History

Artful Histories represents that extraordinary achievement – a learned critical study, based on a thesis, which is exhilarating to read. While it covers the expected ground, with careful accounts of Australian autobiographies of various types, it also addresses a core problem of current literary debate – the relative status of different literary genres, and the interrelation between writing and life. There is no mention here of The Hand That Signed The Paper or The First Stone (they are beyond the range of the discussion) but McCooey’s elucidation of the relationship between autobiography, history, fiction, and life bears directly on the issues which have kept Australian readers arguing over the past year. At the end of his chapter on autobiography and fiction, McCooey summarises the difference in a seemingly simple statement: ‘Fictional characters die fictionally, people die in actual fact.’ The implications of this are far from simple, and McCooey argues for the maintenance of the boundary between genres on the grounds of moral responsibility.

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Another book on George Augustus Robinson, the nineteenth-century oddity who toured Tasmania gathering Aboriginals whom he eventually incarcerated on Flinders Island? Historians from John West to Brian Plomley have written about his Tasmanian adventures; Robert Drewe and Mudrooroo Narogin have added interpretations of his singular career. Do we need another?

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After his success in forcing the British Natural History Museum to return skulls and bones of Tasmanian Aboriginals, the human rights lawyer Geoffrey Robertson was asked by the Greek minister of foreign affairs to ascertain whether international law could be used to induce the British to return the Parthenon Marbles to Greece. Although the project found favour with a succession of Greek prime ministers, the Tsipras government decided not to act on Robertson’s recommendations. This book is a revised version of his report, along with a discussion of demands for the repatriation of other cultural treasures.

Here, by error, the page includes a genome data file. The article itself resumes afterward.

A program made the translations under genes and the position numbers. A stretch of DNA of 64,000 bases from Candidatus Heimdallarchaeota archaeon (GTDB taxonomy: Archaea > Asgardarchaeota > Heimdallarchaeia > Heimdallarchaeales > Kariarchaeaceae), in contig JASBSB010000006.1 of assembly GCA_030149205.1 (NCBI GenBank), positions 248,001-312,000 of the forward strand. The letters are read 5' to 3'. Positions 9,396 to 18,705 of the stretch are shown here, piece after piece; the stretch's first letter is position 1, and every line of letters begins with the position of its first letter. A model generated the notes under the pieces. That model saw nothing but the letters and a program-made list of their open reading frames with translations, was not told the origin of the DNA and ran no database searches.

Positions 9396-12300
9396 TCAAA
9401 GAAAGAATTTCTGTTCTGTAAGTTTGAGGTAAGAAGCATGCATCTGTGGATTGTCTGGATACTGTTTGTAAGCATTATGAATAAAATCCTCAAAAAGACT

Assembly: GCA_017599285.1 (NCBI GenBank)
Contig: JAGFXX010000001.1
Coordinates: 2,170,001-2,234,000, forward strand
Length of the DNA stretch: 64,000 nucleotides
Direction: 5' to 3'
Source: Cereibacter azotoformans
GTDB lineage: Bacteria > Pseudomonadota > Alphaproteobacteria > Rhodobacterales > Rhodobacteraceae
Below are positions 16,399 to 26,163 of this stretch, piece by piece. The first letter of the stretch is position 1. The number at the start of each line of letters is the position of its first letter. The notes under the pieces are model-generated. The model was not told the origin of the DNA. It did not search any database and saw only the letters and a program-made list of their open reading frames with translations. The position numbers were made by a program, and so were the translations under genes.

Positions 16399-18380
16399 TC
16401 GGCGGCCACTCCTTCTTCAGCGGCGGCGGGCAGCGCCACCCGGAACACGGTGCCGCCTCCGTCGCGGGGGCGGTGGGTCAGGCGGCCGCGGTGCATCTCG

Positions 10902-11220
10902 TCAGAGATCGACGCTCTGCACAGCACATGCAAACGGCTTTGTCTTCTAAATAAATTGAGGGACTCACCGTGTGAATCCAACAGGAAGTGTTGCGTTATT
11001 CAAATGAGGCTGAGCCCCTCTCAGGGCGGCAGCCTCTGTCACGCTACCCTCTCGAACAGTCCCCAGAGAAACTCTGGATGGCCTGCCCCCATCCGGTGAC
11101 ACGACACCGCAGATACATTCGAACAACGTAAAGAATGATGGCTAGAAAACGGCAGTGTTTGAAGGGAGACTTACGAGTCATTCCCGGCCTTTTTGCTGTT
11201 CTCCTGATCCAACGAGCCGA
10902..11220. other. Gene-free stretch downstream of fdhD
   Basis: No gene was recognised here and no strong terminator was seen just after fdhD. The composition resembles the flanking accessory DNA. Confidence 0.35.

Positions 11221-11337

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Ivan Vasilevich Ovchinnikov defected to the Soviet Union in 1958. After three years in West Germany, he had had enough of the West with its hollow promises. He was a farmer’s son, and his family’s property had been confiscated and the family deported as ‘kulaks’ during Stalin’s assault on the Russian village in the early 1930s. Ovchinnikov managed to escape the often deadly exile, obscured his family background, and made a respectable career. Brought up in a children’s home, then trained in a youth army school, the talented youngster eventually entered the élite Military Institute for Foreign Languages in Moscow. In 1955, now an officer and a translator, he was sent to East Berlin as part of the army’s intelligence unit.

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The title of Ken Inglis’s book is a poignant irony, reflecting the transience of history itself. For its publication coincided exactly with the death of the Commission, and the birth of the Corporation, and with hindsight one can say that it should have been called That was the ABC, thus creating a pleasant symmetry with That Was the Week That Was. But Inglis did his best to defeat time by bringing the history up to the federal election of 5 March 1983, edging his way as near as possible to the date he would like to have reached.